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Meet The Activists Who Are Bringing The Pride Flag To The World Cup

Meet The Activists Who Are Bringing The Pride Flag To The World Cup

A group of international activists have devised an ingenious way of protesting against Russia's anti-LGBT laws during the World Cup.

Mike Wood

Mike Wood

This World Cup has been brilliant. On the field, it has been one of the best in years, with great goals, high drama and shocks aplenty, while off the field, millions of visitors have been impressed by the atmosphere in Russia, whether from fans from around the world turning the streets into a carnival or from locals opening their arms to tourists.

The upshot of this has been that some of the controversies that surrounded the tournament in the build-up - human rights and LGBT+ rights, to name just two - have been shunted into the background while everyone got on with the football and the partying.

One group, however, have been getting around some of the anti-LGBT laws in Russia in a particularly clever and striking way.

"In Russia, the act of displaying the LGBT flag in public can get you arrested," wrote one Twitter user in a post that showed the activists wandering around Moscow.

"So these six activists from Latin America resorted to creativity: wearing uniforms from their countries' football teams, they turned themselves into the flag and walked around Moscow with pride."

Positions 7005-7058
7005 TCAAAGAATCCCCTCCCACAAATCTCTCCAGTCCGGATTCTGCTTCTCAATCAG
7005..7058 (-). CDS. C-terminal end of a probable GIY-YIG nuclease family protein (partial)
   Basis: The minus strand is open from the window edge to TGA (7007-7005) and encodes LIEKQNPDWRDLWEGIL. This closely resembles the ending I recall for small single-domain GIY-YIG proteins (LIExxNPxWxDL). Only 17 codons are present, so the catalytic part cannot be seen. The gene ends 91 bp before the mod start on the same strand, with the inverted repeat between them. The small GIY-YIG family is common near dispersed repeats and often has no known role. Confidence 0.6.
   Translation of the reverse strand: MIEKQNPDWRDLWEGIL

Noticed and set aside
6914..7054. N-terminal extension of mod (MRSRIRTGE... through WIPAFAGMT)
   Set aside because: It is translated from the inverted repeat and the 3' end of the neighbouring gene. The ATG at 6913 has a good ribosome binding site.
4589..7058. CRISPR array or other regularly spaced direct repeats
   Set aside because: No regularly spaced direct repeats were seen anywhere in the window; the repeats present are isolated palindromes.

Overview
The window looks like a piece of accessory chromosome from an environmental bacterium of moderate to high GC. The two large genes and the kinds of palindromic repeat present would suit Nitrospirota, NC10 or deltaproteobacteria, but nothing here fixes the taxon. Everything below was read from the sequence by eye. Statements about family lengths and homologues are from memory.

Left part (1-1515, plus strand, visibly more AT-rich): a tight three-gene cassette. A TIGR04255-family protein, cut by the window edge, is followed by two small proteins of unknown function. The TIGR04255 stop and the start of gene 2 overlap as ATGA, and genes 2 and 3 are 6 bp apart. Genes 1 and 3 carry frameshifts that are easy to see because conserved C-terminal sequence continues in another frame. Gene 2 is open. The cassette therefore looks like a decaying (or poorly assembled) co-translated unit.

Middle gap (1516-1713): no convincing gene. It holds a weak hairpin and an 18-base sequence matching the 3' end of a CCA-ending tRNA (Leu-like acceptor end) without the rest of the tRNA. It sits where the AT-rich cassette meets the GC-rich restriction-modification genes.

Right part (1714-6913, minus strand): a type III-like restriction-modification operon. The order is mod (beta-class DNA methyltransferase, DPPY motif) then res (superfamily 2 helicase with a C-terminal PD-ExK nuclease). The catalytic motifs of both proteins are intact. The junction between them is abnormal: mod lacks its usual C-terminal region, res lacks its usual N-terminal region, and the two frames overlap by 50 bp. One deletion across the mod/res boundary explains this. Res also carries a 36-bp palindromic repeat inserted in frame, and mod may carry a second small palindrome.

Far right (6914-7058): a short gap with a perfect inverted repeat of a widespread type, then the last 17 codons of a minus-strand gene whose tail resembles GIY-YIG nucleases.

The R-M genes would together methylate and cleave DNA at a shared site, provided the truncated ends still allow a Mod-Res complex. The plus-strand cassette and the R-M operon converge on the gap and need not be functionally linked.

For each photo, the fans line up wearing the colours of Spain, Holland, Brazil, Mexico, Argentina and Colombia - for non-football fans, that makes up the colours of the Pride flag.

"We have taken advantage of the fact the country is hosting the World Cup at the same time as Pride Month, to denounce their behaviour and take the rainbow flag to the streets of Russia," wrote the organisers of the protest, The Hidden Flag, on their website.

"Yes, in the plain light of day, in front of the Russian authorities, Russian society and the whole world, we wave the flag with pride."

Powerful stuff.

In Russia, LGBT rights are routinely sidelined and Pride parades are often attacked. There is a controversial law against so-called 'gay propaganda' that has resulted in international protests, while LGBT individuals are often subject to violence, intimidation and repression.

However, one of the responders to the tweet - which has been like nearly 200,000 times and retweeted 75,000 times - laid bare the struggles of LGBT individuals in Russia.

They wrote: "But you know, i am LGBT person myself and I am also Russian and during the World Cup, Russian authorities would not arrest foreigners in order not to cause a conflict but Russian activists would have already been arrested or beaten to death."

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Topics: LGBT rights, World News, Russia 2018, World Cup, Russia